Conventional shot peening has been effective for many purposes but there are certain applications where this process has been extremely difficult or impossible to perform. For example, heretofore there has been no simple and convenient way to peen the inside of a tube without the use of expensive, specialized equipment.
Although a unitary, portable peening wheel is described in copending U.S. application Ser. No. 746,366, filed Mar. 20, 1968, such structure is not well adapted for the peening of a tube for several reasons. For example, when the wheel is mounted on a shaft and inserted inside a tube, especially a long tube, it is extremely difficult, if not impossible, to control the position of the wheel. Because the peening wheel cannot be pressed against the wall of the tube with uniform manual force, it is essentially impossible to achieve uniformity of peening. Furthermore, if the peening wheel is allowed to bounce about the inside of the tube, it is likely to scrape metal from the walls.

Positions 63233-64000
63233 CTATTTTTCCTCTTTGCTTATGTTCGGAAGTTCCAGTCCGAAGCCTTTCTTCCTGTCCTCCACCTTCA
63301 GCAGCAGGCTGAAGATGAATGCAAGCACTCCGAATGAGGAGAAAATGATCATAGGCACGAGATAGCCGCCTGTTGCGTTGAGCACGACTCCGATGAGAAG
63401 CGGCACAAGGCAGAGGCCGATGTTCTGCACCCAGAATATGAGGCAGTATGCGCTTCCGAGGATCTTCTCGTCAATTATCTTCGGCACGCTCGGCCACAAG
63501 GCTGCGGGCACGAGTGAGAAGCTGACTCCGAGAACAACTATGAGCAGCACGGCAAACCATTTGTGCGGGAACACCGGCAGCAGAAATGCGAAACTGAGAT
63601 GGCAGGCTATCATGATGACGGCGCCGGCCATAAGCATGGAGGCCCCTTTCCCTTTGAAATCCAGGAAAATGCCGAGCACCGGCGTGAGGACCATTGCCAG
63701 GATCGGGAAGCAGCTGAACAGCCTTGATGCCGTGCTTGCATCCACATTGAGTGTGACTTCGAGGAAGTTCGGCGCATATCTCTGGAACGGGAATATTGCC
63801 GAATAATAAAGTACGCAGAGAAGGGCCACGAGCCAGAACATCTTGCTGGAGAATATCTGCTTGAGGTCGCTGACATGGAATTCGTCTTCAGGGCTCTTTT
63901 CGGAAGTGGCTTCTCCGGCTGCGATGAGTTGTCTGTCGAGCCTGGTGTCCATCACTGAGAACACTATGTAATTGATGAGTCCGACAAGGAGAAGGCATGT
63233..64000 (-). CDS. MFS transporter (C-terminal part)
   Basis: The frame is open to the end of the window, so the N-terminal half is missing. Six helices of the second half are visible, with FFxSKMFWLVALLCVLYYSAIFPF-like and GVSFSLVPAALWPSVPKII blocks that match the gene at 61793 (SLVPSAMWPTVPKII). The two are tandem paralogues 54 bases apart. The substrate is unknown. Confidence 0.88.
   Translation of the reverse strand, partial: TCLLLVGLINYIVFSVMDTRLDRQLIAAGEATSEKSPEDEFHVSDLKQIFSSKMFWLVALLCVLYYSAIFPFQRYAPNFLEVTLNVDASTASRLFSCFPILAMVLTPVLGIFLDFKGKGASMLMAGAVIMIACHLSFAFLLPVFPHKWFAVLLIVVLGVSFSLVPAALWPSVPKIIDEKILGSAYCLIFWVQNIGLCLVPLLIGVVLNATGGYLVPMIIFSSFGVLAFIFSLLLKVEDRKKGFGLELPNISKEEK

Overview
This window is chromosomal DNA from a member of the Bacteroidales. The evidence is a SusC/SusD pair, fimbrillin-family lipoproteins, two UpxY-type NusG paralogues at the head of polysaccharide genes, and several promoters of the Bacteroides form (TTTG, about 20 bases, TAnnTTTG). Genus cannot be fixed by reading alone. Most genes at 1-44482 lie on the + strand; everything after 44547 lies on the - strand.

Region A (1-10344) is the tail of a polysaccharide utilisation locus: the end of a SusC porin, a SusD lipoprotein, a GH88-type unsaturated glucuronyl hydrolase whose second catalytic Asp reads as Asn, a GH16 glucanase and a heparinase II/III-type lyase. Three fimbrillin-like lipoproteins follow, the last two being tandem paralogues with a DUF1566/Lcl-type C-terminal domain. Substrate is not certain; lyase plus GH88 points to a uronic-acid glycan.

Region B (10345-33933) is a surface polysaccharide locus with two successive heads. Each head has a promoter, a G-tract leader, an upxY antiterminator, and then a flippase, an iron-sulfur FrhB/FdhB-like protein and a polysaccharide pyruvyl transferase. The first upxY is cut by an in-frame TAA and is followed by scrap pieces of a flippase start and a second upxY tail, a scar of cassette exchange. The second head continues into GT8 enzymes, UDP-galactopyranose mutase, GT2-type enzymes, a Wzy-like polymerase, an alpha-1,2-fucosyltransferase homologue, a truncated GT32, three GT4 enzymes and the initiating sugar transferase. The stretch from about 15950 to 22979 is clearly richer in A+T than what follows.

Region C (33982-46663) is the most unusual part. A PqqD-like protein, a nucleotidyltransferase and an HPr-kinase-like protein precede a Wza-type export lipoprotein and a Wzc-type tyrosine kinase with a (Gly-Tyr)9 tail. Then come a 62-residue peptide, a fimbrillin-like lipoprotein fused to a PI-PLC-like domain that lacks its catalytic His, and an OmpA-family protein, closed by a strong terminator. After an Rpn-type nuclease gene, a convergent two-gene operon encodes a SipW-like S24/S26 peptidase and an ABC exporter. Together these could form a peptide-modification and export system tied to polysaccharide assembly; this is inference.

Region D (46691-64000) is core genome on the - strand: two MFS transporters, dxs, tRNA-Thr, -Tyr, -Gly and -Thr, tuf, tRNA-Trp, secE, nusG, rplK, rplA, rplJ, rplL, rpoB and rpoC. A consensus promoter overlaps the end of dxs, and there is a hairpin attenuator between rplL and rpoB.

For the most part, the prior art has been limited to the use of various abrading and swabbing materials for cleaning and polishing the inside of a tube. For example, shafts having radially extending sandpaper or emery cloth flaps are common and are used for abrading the inside of tubes. It is also old to employ a shaft having an eccentrically mounted head for removing deposits from boiler tubes.
SUMMARY OF THE INVENTION
This invention provides a light-weight mechanical device for peening and finishing the inside of tubes, conduits, cylinders, pipes, etc. The device is portable, simple, inexpensive and convenient to operate and yet provides a peening action which is very uniform. Because even a relatively unskilled operator can easily control the device, there is no danger of scraping metal from the inside of a tube during peening. One embodiment of the invention can be used to peen tubes which have bends or curves in them.